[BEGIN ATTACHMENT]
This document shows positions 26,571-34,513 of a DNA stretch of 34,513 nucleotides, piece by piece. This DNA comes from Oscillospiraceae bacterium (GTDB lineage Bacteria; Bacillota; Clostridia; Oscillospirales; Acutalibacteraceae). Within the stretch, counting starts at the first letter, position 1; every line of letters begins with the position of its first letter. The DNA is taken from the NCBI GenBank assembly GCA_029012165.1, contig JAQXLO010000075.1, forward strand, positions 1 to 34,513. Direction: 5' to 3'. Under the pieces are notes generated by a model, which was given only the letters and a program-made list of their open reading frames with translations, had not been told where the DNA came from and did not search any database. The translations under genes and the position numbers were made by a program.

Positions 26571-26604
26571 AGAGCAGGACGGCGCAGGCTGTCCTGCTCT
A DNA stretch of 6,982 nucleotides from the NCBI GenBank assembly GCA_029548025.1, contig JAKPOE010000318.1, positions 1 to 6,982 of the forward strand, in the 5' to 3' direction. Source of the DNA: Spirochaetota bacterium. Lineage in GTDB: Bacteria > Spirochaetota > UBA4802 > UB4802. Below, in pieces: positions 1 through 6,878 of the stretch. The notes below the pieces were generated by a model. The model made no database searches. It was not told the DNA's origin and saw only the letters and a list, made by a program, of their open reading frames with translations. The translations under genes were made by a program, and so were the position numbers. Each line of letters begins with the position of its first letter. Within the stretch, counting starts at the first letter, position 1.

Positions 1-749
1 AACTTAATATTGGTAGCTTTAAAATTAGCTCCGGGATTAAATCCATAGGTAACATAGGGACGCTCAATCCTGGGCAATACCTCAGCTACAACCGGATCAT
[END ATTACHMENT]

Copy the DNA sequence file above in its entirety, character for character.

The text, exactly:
This document shows positions 26,571-34,513 of a DNA stretch of 34,513 nucleotides, piece by piece. This DNA comes from Oscillospiraceae bacterium (GTDB lineage Bacteria; Bacillota; Clostridia; Oscillospirales; Acutalibacteraceae). Within the stretch, counting starts at the first letter, position 1; every line of letters begins with the position of its first letter. The DNA is taken from the NCBI GenBank assembly GCA_029012165.1, contig JAQXLO010000075.1, forward strand, positions 1 to 34,513. Direction: 5' to 3'. Under the pieces are notes generated by a model, which was given only the letters and a program-made list of their open reading frames with translations, had not been told where the DNA came from and did not search any database. The translations under genes and the position numbers were made by a program.

Positions 26571-26604
26571 AGAGCAGGACGGCGCAGGCTGTCCTGCTCT
A DNA stretch of 6,982 nucleotides from the NCBI GenBank assembly GCA_029548025.1, contig JAKPOE010000318.1, positions 1 to 6,982 of the forward strand, in the 5' to 3' direction. Source of the DNA: Spirochaetota bacterium. Lineage in GTDB: Bacteria > Spirochaetota > UBA4802 > UB4802. Below, in pieces: positions 1 through 6,878 of the stretch. The notes below the pieces were generated by a model. The model made no database searches. It was not told the DNA's origin and saw only the letters and a list, made by a program, of their open reading frames with translations. The translations under genes were made by a program, and so were the position numbers. Each line of letters begins with the position of its first letter. Within the stretch, counting starts at the first letter, position 1.

Positions 1-749
1 AACTTAATATTGGTAGCTTTAAAATTAGCTCCGGGATTAAATCCATAGGTAACATAGGGACGCTCAATCCTGGGCAATACCTCAGCTACAACCGGATCAT